Compression VST Question

Started by KrazyKatz, April 24, 2006, 12:48:05

Previous topic - Next topic


Howdy boys.

What does a compression VST do?

I mainly compose classical music so I dont need to flange and "weirderise" instruments and find that the only VSTs I need are graphic equalizers and Reverb. Am I missing something? Im more of a composer than a sound engineer.

Sonic Brilliance Studios


compression is sort of like an automatic volume control which you can set to make loud bits quieter or quiet bits louder (although i think this is called an expander too, lots of plugs do both).
Compression is extremely useful for making things louder on average as it can squash those big peaks you can get and bring the rest of the track up in volume.
imagine a large audio track with one massive peak where, for example, a coincidence makes a certain frequency jump to 0dB but the rest of the track is at half volume. naturally you can single out that peak, reduce its volume and then re-normalise everything to make it louder but what if there are dozens of peaks and you don't have time to remove them all properly? thats where a compressor can do the job for you and squash those parts (and allow you to bring up the rest to a reasonable volume). obviously in doing this you lose a little bit of dynamics but there are almost always a few freak peaks that can be brought down by a few dB without losing anything from the music. It is definitely to be used carefully and sparingly in classical music. pop records  are ultra-compressed /limited (a limiter is like a compressor but you can tell it to never let sounds get above a certain volume) to make them sound very loud all the way through and thus sound better on the radio, doing this to delicate classical material is noticeable and frowned upon! however, with any material, especially classical, containing lots of instruments there will be points where the signal goes much louder than the rest of the piece due to harmonics adding up and where the frequencies coincide exactly you get a large jump in volume as they are all summed together. This is where a small subtle amount of compression really brings the piece out and allows more quiet details to be heard but without noticeably damaging the dynamics.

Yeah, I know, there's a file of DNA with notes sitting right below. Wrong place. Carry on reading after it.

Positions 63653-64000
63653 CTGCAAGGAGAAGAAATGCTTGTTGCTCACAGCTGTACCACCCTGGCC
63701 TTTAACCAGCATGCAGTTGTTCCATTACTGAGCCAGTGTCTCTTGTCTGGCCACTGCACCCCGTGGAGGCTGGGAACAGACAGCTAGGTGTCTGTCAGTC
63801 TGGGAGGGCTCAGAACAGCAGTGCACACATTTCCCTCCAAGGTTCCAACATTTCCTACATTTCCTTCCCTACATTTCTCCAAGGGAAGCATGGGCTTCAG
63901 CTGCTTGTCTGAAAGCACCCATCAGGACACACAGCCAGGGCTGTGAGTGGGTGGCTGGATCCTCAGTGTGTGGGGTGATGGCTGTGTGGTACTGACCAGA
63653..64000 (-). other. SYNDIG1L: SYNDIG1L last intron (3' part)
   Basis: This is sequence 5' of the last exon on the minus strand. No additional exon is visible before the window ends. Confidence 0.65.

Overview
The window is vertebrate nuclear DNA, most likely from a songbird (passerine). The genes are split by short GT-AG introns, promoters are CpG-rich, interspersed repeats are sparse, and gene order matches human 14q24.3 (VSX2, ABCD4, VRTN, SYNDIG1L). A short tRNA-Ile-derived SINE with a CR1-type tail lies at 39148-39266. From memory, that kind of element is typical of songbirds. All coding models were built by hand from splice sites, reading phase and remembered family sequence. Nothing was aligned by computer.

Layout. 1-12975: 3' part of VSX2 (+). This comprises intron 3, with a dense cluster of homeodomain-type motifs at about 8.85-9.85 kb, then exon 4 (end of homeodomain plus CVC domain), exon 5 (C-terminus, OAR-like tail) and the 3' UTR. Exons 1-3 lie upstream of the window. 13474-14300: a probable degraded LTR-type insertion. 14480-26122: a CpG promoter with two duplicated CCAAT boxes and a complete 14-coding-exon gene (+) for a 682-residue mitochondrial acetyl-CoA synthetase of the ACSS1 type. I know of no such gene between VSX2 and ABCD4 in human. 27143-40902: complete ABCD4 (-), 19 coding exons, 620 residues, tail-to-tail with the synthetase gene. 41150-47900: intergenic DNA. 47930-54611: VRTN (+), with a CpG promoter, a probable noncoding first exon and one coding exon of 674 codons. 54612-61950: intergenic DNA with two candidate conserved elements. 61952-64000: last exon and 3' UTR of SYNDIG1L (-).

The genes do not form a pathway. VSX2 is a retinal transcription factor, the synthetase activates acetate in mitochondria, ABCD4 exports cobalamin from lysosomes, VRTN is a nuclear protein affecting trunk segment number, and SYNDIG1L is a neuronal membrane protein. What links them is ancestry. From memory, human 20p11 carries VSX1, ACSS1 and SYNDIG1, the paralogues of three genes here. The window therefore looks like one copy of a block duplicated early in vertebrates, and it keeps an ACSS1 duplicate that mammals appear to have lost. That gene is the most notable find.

best thing to do is load up a compression vst, have a play around with the settings at extreme values to see what overcompression sounds like and get a feel for it, then just tweak the settings until the compression is not noticeable but the improvement in volume and general sound is.
For my music, which is fairly poppy, i tend to use a bit of compression on the drums (drums can take a lot without sounding bad!) and then a bit of compression over the whole track. it really depends on the tune and the type of material but there is almost always a reason to use it, just be careful not to go overboard! i like using reverb before compression so the compression brings up the reverb and makes everything sound 'bigger', some people use compression almost like an effect with huge compression on individual drum hits for that big squashy sound ( chris clark/clark on warp records has lots of tracks with such sounds).

i've gone on long enough! - have a fiddle, if it sounds good, use it! is pretty useful (and it goes into gain and ratio which i actually should have mentioned but it puts it more succintly than i would have!)
also check out this: which shows use of compression on records over the years and tells you why its so bad to overcompress.


Quote from: "anboi"compression is sort of like an automatic volume control which you can set to make loud bits quieter or quiet bits louder (although i think this is called an expander too, lots of plugs do both).
an expander does the opposite.


2 speed-goddamn-focus
That's right. I still have such equipment for analog tape-recorders.
Recording with compression, playing back with expansion.

One aspect about compression I want to emphasize is the recovery of things.
Zip is a compression method where you expect after unpacking to get the original material.
This is called non-destructive compression. Mp3 or Ogg are formats with destructive compression.
Meaning that you definitely loose data of the original full-byte wav-file, which can't be recovered any more.
This loss is not so much in the sound-color area of 'quality', but more in the dynamics area, as mentioned.
An alternative for this is the Flac-format for audio, non-destructive, so you can reproduce the original wav.


2 Sam Zen
There's compression and there's compression. Since KrazyKatz is asking about a "compression VST" perhaps we shouldn't start talking about file-compression. That's an entirely different thing from a dynamics compressor.


Good point. Although there still are connections in the 'dynamics' aspect, besides the filesize aspect.


Quote from: "Sam_Zen"Good point. Although there still are connections in the 'dynamics' aspect, besides the filesize aspect.
You still have the the same dynamic range, it would be wrong of a file compressor to change that. We're probably talking different "dynamics"


Probably. But while conversion to mp3 is primary used for file compression, at the same time this has severe consequences for the dynamics of the song. Load a heavy-compressed file in a wav-editor and you will see a big rectangle on your screen. No subtle dynamics whatsoever left.